This launched Damien’s international literary career. He has long been at the forefront of Australian science fiction – even since moving to San Antonio, Texas, where he’s been based for several years now. He’s won numerous awards, including his first of several Ditmar Awards for The Dreaming Dragons (1980) (this book was also runner-up, to Gregory Benford’s Timescape, for the John W. Campbell Memorial Award). During the 1980s, Damien completed a PhD from Deakin University, with a doctoral dissertation on the semiotics of literary and scientific discourses, paying particular attention to science fiction. Thereafter, he emerged as a major commentator on the implications of advanced technology, and on the complex boundaries and relationships between literature and science.
Damien’s novels and stories can be enjoyed for their clever accounts of extraordinary adventures, for their author’s ever-deepening personal philosophy, and most certainly for his gift of humor. His narratives are surprisingly funny, employing irony, wordplay, and even slapstick comedy.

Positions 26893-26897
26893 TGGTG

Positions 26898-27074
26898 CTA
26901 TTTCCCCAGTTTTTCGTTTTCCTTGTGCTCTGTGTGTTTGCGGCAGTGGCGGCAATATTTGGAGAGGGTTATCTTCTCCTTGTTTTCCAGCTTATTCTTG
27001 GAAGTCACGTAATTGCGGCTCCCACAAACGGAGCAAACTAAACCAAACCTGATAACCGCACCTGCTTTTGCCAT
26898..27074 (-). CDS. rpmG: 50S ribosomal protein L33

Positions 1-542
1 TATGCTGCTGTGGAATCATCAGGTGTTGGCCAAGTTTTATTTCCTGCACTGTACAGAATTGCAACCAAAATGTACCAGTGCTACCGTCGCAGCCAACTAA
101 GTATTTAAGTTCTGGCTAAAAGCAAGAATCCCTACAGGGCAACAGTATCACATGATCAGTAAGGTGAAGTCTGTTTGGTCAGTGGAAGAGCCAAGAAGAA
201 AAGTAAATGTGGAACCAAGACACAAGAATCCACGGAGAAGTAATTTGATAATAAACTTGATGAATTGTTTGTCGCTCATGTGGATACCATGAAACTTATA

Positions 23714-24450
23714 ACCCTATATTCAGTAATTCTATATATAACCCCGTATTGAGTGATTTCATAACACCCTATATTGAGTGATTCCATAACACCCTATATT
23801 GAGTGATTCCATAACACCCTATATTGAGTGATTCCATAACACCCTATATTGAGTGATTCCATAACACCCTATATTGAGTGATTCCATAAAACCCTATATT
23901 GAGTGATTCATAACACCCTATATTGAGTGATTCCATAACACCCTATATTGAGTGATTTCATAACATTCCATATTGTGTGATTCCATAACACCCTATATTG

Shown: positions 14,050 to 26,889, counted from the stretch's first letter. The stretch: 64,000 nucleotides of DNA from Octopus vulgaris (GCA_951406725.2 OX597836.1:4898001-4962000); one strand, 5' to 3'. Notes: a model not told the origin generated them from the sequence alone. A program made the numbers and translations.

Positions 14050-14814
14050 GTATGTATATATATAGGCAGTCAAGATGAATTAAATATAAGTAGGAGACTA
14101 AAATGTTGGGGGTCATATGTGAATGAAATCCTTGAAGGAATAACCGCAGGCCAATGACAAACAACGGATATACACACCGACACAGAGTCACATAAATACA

Damien has developed a mastery of style, technique and voice. He displays a versatility that marks him out as a writer of exceptional value and interest.
– Russell Blackford, 1 August 2010
Photo by Cat Sparks
In 1963, a local religious magazine published Damien Broderick’s first short story: a non-SF piece entitled ‘Walk Like a Mountain.’ However, his real breakthrough came a year later with a much longer story – definitely science fiction this time – ‘The Sea’s Furthest End.’ It soon appeared in the UK, in the first of John Carnell’s New Writings in SF anthologies. Despite the touches of melodrama, ‘The Sea’s Furthest End’ is rich and clever and memorable. It’s an impressive achievement for a writer who was still a teenager at the time.